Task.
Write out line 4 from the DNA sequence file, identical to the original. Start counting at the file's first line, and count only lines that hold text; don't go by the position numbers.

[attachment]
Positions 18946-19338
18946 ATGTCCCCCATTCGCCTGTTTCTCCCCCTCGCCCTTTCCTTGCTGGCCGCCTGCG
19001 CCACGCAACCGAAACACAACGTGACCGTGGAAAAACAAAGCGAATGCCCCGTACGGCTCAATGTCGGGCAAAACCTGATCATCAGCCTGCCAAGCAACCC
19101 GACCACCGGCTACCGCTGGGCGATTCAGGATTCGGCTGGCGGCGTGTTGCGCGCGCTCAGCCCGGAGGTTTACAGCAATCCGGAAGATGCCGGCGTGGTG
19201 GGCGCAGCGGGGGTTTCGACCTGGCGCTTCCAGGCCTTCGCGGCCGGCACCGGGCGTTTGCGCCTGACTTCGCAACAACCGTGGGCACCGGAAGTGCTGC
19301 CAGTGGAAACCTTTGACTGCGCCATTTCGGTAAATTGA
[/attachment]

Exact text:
19101 GACCACCGGCTACCGCTGGGCGATTCAGGATTCGGCTGGCGGCGTGTTGCGCGCGCTCAGCCCGGAGGTTTACAGCAATCCGGAAGATGCCGGCGTGGTG